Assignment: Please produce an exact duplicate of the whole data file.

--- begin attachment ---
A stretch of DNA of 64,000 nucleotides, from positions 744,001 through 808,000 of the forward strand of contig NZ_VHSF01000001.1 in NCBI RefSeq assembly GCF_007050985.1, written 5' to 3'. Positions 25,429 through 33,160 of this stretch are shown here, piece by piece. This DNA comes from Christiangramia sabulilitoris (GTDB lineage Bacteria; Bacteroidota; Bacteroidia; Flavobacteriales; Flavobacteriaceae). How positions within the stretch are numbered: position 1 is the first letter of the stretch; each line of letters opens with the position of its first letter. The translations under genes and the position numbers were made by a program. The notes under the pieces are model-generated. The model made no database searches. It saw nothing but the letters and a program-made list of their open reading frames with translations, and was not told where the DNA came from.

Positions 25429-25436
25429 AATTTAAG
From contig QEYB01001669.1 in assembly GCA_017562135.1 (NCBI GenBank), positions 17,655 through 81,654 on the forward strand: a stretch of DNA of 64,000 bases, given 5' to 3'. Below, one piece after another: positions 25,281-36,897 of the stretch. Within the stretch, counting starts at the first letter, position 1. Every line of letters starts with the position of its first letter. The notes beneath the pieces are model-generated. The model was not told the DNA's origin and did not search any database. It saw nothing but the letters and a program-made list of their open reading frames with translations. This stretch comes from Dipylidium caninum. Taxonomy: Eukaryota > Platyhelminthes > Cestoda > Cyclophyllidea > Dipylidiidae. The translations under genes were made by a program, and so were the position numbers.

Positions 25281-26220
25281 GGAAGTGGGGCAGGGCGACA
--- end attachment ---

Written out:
A stretch of DNA of 64,000 nucleotides, from positions 744,001 through 808,000 of the forward strand of contig NZ_VHSF01000001.1 in NCBI RefSeq assembly GCF_007050985.1, written 5' to 3'. Positions 25,429 through 33,160 of this stretch are shown here, piece by piece. This DNA comes from Christiangramia sabulilitoris (GTDB lineage Bacteria; Bacteroidota; Bacteroidia; Flavobacteriales; Flavobacteriaceae). How positions within the stretch are numbered: position 1 is the first letter of the stretch; each line of letters opens with the position of its first letter. The translations under genes and the position numbers were made by a program. The notes under the pieces are model-generated. The model made no database searches. It saw nothing but the letters and a program-made list of their open reading frames with translations, and was not told where the DNA came from.

Positions 25429-25436
25429 AATTTAAG
From contig QEYB01001669.1 in assembly GCA_017562135.1 (NCBI GenBank), positions 17,655 through 81,654 on the forward strand: a stretch of DNA of 64,000 bases, given 5' to 3'. Below, one piece after another: positions 25,281-36,897 of the stretch. Within the stretch, counting starts at the first letter, position 1. Every line of letters starts with the position of its first letter. The notes beneath the pieces are model-generated. The model was not told the DNA's origin and did not search any database. It saw nothing but the letters and a program-made list of their open reading frames with translations. This stretch comes from Dipylidium caninum. Taxonomy: Eukaryota > Platyhelminthes > Cestoda > Cyclophyllidea > Dipylidiidae. The translations under genes were made by a program, and so were the position numbers.

Positions 25281-26220
25281 GGAAGTGGGGCAGGGCGACA